Report: Nation’s Top Hospitals Not Pushing Baby Formula On New Moms



From diapers to formula to clothing and other infant-care items, newborns are a huge source of revenue to numerous industries. That’s why some of these businesses put together new-mom goodie bags to be handed out at maternity wards, hoping to create loyal customers from the start. Some people are concerned that the practice of including free formula in these bags makes it too easy for a new mom to avoid nursing her child. And according to a new survey, many of the nation’s best hospitals are saying no to the goodie bags.

Public Citizen, which in 2012 sent letters to 2,600 hospitals in the U.S. asking them to not take part in these free formula promotions, recently surveyed the 45 hospitals identified by U.S. News & World Report as having the best gynecology departments and found that 67% (30) of them do not currently distribute free formula to new moms.

Of the remaining 15 hospitals, 5 reported limiting formula samples to mothers who request them, or based on other criteria, like the child being in the neonatal intensive care unit.

The report [PDF] also looked at the 17 hospitals on the U.S. News “Honor Roll” of best institutions overall and found that 82% (14) have a policy against distributing formula company-sponsored discharge bags or other promotional materials.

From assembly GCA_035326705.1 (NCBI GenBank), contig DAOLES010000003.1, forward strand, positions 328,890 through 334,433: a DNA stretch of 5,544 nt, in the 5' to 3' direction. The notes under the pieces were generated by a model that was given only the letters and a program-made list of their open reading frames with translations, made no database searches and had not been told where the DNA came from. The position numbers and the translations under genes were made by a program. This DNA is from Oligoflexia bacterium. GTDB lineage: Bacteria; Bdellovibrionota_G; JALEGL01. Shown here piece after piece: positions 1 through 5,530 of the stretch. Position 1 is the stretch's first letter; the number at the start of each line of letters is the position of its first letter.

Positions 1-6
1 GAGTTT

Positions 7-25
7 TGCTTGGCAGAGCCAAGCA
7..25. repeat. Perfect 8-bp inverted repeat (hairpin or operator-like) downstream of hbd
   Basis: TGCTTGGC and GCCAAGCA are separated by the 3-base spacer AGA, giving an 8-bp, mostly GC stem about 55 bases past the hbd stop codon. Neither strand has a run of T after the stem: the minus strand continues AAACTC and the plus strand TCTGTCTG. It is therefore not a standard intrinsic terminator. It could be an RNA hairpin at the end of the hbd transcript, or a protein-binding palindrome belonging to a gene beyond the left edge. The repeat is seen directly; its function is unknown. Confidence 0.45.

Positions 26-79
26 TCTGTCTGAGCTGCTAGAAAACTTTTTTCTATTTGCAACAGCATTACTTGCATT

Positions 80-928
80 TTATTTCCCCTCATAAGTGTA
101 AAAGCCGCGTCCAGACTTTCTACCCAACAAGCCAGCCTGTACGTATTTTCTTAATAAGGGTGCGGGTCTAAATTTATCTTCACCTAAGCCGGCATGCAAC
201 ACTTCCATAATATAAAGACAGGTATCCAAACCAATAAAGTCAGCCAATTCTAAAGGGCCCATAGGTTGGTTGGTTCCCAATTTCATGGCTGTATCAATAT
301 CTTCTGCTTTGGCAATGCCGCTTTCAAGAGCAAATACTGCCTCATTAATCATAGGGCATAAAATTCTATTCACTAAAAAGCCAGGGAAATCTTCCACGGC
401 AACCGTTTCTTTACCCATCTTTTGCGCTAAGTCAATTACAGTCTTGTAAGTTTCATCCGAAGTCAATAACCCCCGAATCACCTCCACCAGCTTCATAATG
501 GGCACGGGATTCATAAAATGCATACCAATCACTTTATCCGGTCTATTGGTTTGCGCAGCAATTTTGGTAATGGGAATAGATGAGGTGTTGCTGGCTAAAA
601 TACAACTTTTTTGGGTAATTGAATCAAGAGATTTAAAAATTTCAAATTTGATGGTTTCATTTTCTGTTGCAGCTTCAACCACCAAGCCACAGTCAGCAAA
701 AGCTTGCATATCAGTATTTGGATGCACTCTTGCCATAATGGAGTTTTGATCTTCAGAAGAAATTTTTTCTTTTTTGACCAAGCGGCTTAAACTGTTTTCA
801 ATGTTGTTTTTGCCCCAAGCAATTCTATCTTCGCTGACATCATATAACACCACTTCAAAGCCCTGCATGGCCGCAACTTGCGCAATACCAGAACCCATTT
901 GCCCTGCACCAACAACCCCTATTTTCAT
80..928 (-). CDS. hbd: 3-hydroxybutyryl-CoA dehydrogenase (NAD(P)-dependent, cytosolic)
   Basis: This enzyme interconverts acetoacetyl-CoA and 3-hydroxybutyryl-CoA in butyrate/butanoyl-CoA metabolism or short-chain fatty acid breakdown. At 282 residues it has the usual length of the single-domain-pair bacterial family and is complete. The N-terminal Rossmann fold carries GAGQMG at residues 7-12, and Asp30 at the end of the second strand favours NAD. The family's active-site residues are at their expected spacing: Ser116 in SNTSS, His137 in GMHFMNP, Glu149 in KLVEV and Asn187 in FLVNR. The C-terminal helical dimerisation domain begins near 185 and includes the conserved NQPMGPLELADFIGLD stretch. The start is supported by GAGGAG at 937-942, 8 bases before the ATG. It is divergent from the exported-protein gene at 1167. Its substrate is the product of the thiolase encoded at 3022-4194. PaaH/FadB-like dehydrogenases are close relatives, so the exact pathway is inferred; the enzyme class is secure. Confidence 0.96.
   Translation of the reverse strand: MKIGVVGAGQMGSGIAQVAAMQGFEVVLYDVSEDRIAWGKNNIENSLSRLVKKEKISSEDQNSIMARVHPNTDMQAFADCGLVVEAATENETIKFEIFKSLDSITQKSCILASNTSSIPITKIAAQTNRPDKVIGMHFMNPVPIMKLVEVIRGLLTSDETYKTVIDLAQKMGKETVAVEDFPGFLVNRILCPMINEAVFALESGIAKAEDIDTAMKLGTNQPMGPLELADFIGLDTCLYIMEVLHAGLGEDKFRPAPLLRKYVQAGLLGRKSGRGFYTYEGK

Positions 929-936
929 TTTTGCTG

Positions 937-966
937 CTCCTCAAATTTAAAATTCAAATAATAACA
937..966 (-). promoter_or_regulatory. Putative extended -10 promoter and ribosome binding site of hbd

“This report shows that prohibiting infant formula marketing is not only a recommended policy, but a best practice employed by the top hospitals,” said Public Citizen’s Executive Vice President Margrete Strand Rangnes. “The most reputable hospitals are realizing that marketing formula is unethical and ultimately undermines the health of mothers and babies. Now it’s time for the laggards to catch up, to protect infant health.”

Proponents of nursing claim that just a few months of breastfeeding can have a positive, long-lasting impact on a newborn’s immune and histamine systems. They point to studies that concluded that mothers who are given formula at the hospital are much more likely to give up on nursing right away as opposed to those who are not.

Nursing can also result in substantial savings, with the Dept. of Health and Human Services estimating that formula for one infant will cost parents upwards of $1,500 a year, (while breastfeeding will just get some moms hassled at restaurants and malls where managers don’t have a basic understanding of the law).

The Centers for Disease Control, which has recommended that hospitals not participate in these free-formula promotions, has previously noted a sharp decline in participation among hospitals during the last decade. Hospitals in Massachusetts and Rhode Island have voluntarily banned the practice, while NYC Mayor Michael Bloomberg last year asked New York maternity wards to stop giving out formula to new moms.

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